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Freddie Kitchens empowered his offensive players, and they responded. Now, he has the entire locker room

It was as simple as a single note card, and it was as important as an audible to win the game.

Each week, Cleveland’s offensive linemen compiled their favorite plays on to a note card. From there, Freddie Kitchens would pool them with the favorites of his other key players as he drew up a game plan that empowered the players he’d be relying upon to execute on Sundays.

It was a small gesture that went a long way for a group of players who knew they were better than 2-5-1 at the midpoint of the season.

“You see people more comfortable with what they are doing and with a better understanding because these are the plays that the guys most like running and plays the guys most understand,” center JC Tretter said. “Whenever you make a suggestion about what play you like, there is that little bit of extra effort you put in there because you do not want to be the one that screws up the play that you recommended.

“You kind of all feel in it together.”

Together, the Browns offense came together under Kitchens’ watch and powered the team to a 5-3 mark to close out the season. Kitchens’ role in the second half surge didn’t go unnoticed, and it earned him an interview to become the team’s head coach. He knocked it out of the park just like he did his first eight games as offensive coordinator, and now he’ll have an entire locker room to empower the same way he did with the offense.

Kitchens’ philosophy was simple: Confidence breeds success. It was apparent with every passing game for Cleveland’s offense. The numbers got better, the play calls got more daring and the wins came in bunches instead of sprinkles.

That mindset will be key moving forward for a team that tasted plenty of success during the final part of 2018 but was left longing for much more after falling short of the playoffs.

“You put them into positions to succeed,” Kitchens said. “If they never can taste success and they do not know what that feels like, then it is hard to build confidence. This is a game that you have to play with tremendous amounts of confidence if you want to be successful.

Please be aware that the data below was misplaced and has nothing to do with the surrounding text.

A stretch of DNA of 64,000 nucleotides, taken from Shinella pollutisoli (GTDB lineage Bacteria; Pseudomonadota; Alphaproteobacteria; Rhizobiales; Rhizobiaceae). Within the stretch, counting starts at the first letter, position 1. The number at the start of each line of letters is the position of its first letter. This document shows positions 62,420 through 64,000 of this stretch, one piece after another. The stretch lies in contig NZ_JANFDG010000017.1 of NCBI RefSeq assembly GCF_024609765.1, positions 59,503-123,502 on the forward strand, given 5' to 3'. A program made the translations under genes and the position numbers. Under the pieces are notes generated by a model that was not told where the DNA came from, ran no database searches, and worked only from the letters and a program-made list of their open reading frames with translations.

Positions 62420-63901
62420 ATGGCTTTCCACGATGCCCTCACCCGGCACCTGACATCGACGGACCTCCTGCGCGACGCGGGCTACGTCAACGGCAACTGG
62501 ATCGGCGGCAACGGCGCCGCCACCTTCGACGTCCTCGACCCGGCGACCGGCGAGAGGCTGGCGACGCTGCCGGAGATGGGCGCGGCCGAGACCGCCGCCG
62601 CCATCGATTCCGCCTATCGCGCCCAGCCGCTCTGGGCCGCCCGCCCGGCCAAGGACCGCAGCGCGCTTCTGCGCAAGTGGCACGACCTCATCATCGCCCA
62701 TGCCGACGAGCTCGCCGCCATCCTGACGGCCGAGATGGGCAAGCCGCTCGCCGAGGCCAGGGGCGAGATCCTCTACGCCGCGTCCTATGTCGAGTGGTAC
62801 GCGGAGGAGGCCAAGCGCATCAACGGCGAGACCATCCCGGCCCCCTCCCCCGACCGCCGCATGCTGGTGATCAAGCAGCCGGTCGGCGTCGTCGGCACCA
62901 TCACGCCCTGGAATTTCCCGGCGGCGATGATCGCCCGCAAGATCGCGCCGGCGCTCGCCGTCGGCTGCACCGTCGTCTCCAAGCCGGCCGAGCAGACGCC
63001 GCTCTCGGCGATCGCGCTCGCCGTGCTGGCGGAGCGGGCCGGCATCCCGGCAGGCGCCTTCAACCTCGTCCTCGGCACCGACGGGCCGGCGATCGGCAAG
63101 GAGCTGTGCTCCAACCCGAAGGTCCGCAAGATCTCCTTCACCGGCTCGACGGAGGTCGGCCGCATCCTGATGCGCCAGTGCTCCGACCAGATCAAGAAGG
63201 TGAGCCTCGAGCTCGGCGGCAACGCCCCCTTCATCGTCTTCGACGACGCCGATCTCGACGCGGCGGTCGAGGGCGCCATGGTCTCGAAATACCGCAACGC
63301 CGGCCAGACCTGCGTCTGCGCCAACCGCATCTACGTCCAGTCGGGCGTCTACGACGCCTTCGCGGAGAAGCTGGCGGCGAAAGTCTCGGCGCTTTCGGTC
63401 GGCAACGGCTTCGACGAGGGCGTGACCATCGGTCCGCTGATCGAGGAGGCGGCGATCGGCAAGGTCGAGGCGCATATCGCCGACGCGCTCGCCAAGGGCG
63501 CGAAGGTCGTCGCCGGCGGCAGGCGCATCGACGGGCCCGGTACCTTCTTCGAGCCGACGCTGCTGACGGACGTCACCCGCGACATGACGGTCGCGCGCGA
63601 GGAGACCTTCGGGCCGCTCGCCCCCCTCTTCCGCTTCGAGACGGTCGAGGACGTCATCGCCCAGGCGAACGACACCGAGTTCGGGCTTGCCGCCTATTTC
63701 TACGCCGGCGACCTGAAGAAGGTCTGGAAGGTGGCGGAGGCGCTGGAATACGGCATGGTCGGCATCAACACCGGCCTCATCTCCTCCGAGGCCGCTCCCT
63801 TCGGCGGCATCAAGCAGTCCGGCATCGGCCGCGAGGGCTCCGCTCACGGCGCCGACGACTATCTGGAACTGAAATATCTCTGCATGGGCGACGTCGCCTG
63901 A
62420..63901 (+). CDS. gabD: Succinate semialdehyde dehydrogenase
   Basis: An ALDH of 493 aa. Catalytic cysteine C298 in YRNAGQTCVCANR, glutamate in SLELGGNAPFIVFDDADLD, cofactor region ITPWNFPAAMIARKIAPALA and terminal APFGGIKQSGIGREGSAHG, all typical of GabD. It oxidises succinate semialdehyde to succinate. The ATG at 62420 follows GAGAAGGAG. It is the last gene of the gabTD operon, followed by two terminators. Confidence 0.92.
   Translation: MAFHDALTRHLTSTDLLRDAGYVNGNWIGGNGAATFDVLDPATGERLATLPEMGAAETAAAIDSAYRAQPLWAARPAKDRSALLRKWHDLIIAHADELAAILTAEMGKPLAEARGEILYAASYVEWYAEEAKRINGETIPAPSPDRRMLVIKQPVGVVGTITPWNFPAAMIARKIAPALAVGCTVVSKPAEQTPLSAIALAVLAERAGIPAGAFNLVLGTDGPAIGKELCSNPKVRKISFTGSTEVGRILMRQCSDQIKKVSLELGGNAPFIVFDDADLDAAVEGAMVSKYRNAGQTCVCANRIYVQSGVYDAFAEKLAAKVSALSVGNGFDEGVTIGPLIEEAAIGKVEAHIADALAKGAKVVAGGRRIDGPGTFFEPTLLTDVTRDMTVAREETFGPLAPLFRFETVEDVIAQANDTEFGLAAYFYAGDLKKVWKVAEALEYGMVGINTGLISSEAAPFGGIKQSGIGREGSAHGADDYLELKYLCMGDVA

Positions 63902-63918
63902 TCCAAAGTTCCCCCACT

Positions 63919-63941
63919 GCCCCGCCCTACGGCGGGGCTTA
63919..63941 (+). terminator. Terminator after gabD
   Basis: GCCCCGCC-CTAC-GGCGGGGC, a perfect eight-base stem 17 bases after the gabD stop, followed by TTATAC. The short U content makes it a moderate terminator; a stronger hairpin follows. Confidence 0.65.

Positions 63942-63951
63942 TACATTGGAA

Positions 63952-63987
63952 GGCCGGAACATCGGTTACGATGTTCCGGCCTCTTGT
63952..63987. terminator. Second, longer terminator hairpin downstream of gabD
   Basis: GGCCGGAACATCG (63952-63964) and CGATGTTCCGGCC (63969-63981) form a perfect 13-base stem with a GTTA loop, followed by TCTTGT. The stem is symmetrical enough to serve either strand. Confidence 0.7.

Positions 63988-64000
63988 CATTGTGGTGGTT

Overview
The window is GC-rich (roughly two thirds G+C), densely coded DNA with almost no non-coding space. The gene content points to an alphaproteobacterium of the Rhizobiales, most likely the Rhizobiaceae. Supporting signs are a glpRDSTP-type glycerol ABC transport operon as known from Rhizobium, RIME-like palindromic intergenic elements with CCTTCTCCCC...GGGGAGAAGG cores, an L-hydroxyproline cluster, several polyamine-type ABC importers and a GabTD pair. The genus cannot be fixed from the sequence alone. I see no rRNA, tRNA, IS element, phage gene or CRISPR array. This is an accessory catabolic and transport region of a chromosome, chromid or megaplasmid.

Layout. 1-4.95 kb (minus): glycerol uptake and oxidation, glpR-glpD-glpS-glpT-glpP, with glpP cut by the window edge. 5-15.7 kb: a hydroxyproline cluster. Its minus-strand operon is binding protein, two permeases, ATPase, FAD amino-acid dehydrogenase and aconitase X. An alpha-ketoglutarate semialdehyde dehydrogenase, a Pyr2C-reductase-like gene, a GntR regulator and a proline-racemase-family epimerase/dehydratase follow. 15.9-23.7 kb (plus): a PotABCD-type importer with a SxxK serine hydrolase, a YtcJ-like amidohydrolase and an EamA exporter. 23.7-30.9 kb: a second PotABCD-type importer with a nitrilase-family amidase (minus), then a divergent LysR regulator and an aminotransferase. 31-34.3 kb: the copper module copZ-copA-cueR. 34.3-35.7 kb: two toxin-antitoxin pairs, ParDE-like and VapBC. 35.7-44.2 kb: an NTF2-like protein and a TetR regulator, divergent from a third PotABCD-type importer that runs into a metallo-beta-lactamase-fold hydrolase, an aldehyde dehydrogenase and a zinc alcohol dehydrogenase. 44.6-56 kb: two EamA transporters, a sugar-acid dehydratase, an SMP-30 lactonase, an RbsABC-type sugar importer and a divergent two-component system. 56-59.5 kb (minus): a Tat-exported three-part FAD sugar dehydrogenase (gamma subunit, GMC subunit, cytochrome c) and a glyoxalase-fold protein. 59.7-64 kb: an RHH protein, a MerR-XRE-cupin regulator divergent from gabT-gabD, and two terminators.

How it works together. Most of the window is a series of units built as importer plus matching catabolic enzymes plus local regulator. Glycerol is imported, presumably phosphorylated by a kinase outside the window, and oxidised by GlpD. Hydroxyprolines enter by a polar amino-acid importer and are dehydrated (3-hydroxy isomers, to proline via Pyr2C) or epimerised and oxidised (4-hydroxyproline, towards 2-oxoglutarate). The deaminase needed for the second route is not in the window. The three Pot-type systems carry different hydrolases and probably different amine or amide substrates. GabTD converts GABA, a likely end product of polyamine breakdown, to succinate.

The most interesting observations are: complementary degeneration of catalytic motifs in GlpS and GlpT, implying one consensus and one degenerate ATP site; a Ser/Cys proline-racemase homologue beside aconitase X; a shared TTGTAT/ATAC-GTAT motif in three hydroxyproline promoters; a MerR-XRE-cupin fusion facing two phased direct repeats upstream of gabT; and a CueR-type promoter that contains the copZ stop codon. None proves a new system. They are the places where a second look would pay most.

It’s hard to find anyone on Cleveland’s roster who exudes more confidence than the player Kitchens empowered most in his eight games as offensive coordinator.

From the moment Kitchens took the reins as play-caller, quarterback Baker Mayfield cited improved communication as a sign of encouragement. The Browns lost their first game with Kitchens as offensive coordinator, but there was noticeable excitement from Mayfield as he looked ahead to the team’s final seven games.

“He was very vocal about if we are not comfortable doing something as players, then we are not going to do it,” Mayfield said. “There was a lot of back and forth throughout the week, talking about the little details and things here and there. I think that is why we played better on offense today. It was we are going to do what we are best and continue to get better at that.”

It got better, all right.

Trust in the players’ ability to execute was apparent in some of the offense’s biggest plays over the second half of the season. A first-play bomb to Breshad Perriman to start Cleveland’s win over the Panthers was drilled throughout the week in practice. Same goes for a misdirection run play that put the ball in the hands of wide receiver Jarvis Landry. Kitchens called it twice, and it worked both times.

And then there was Mayfield’s audible at the goal line against Denver, a moment that symbolized Kitchens’ belief in his rookie quarterback. A smile crept across Mayfield’s face as he audibled into a passing play that exploited a mismatch against the Broncos secondary and delivered a strike to Antonio Callaway for what was ultimately the game-winning score.

“That’s a lot of trust right there,” Mayfield said. “Allowing me to change calls, change formations and just get us in the best position to win – that is what it comes down to. We talk and communicate enough to where I understand what he wants to do, how he wants to accomplish it and that is where that comes from.”

That kind of communication will continue for years to come and will extend to every corner of the Browns locker room.

“I told you guys a long time ago that this is about trust and respect,” Kitchens said, “and I think we are building that.”

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